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I. The Situation of the Jews in Ukraine
Before the Arrival of Denikin’s Volunteer Army

Anarchy and Pogroms

Since the Ukrainian nationalist movement began to campaign openly for an independent state (samostinost) at the end of 1917, but mainly since December 1918, when the Directorate3 — Vynnychenko,4 Petliura,5 Shvets,6 Andriievskyi,7 and Makarenko8 — organized the revolt against Hetman Skoropadskyi,9 the land has not ceased to be a field for military operations. The bloody battle for power has not abated. The land seethes and sinks into anarchy and decay. Before that time, before the Denikin era, the land had gone through three regimes: the independent Ukrainian People’s Republic with the Central Rada and with the General-Secretariat, at the end of 1917; the brief Bolshevik regime, Pyatakov’s government,10 January–February 1918; fictional independence with the restored Central Rada, actually under German occupation, March–April 1918; the Hetmanate, a similar fiction under German rule, May–December 1918; the Ukrainian Directorate, end of December 1918–February 1919; the Ukrainian Soviet Republic, the Bolsheviks in power, February–August 1919.

General Denikin and staff (1916). Photographer unknown. Library of Congress, digital ID ggbain.29429. Wikimedia,

But as different as these regimes were, they still shared some characteristics: 1) The land was fragmented under all the regimes, like a political chessboard of various powers. 2) The regimes were military, under constant mobilization. 3) The regimes were very weak.11

None of the regimes that considered themselves central or national ever actually controlled all of Ukraine. In various border areas, and even in the middle of the territory of a regime, that regime often competed with other “authorities” that “captured” and controlled their own provinces, districts, and counties, and considered themselves a government. This situation was especially notable before the second Soviet regime (February–August 1919). Parallel to the Ukrainian Soviet Republic (the Kiev regime) there existed at various times and in various combinations, Petliura’s Republic in parts of the provinces Volhynia and Podolia, Makhno’s and Grigoriev’s governments; not to mention territories that smaller partisan military units and criminal gangs had seized, led by the Atamans Zelenyi,12 Sokolovsky, Angel,13 Tiutiunik,14 Struk,15 and others, who waged war under various flags or under no flag at all, primarily to plunder and “go wild” without interference.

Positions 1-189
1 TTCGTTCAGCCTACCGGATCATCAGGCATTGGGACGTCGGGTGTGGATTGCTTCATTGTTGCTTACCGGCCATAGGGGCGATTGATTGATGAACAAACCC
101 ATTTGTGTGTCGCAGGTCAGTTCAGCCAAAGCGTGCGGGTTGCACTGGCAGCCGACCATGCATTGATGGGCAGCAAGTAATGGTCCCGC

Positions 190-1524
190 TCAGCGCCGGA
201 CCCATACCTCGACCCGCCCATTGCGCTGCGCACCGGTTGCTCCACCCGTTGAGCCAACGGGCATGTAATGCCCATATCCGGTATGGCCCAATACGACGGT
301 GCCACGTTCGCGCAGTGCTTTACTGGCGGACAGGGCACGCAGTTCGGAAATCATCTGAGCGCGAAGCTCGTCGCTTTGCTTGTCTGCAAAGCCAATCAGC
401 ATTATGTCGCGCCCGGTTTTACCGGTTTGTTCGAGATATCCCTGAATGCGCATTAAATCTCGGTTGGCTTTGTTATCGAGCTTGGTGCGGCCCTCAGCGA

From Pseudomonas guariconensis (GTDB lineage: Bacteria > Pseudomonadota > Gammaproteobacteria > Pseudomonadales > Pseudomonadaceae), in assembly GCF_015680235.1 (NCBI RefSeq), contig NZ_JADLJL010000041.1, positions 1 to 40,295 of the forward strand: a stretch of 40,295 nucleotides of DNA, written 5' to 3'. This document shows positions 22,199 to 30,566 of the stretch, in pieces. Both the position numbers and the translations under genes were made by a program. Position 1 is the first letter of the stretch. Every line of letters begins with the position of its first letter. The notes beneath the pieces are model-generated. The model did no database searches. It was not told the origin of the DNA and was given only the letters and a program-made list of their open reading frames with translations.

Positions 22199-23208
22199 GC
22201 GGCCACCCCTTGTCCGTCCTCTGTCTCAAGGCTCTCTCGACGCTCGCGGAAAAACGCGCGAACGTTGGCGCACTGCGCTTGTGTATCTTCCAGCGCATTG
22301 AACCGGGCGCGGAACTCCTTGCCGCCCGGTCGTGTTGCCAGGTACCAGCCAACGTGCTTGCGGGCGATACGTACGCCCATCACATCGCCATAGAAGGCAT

This political chessboard of an assortment of “authorities” battling for control over territory meant that each regime had to be above all a military organization capable of attracting Ukrainians and to maintain its power by waging war against its enemies on all fronts. Under such conditions it was impossible for a central government to really practice statecraft, to organize the economy and civil life. And the longer these military operations continued, the worse was the devastation of the land, exponentially.

Add to this situation the real weakness of the regimes. Not one of them, because of their short duration and other organic reasons, managed to take root and dominate the land. Not one managed to accomplish anything substantial for the people, while at the same time they demanded their manpower and their last bit of money. Not one of them was rooted in the way of life and political traditions of the population. That was why they all had to rely almost purely on military power and punitive expeditions. That was why each regime did not really govern except in the larger centers where it had its military power and garrisons, and only when that military was not in retreat. This was true even within its own territory, or better said, on territory that no other authority was claiming for itself.

Smaller towns and villages were left vulnerable. Every village that had been armed from head to toe in the World War was on a war-footing against every authority, resisted every government discipline, and readily helped every new power overthrow the last. The same villages provided the Directorate with an army to overthrow the Hetman and the Germans; helped the Bolsheviks against the Directorate; supplied Petliura with units and partisans against the Soviet authorities; and were a constant source of adventurists and criminal gangs. Through all these regimes, Ukraine gave the impression of a patchwork of republics and dictatorships, or better said, of innumerable military fronts. Three main movements were involved on these fronts in various entanglements: Ukrainian nationalism (samostiniks), Soviet Communism, and Anarchist banditry. Across the length and breadth of the whole country, from north to south, from west to east and back, regular military troops were constantly on the march and armed gangs were on the move, overrunning helpless towns and villages like a torrential flood with artillery fire and the most savage atrocities, shredding the last vestiges of a peaceable culture and a normal way of life.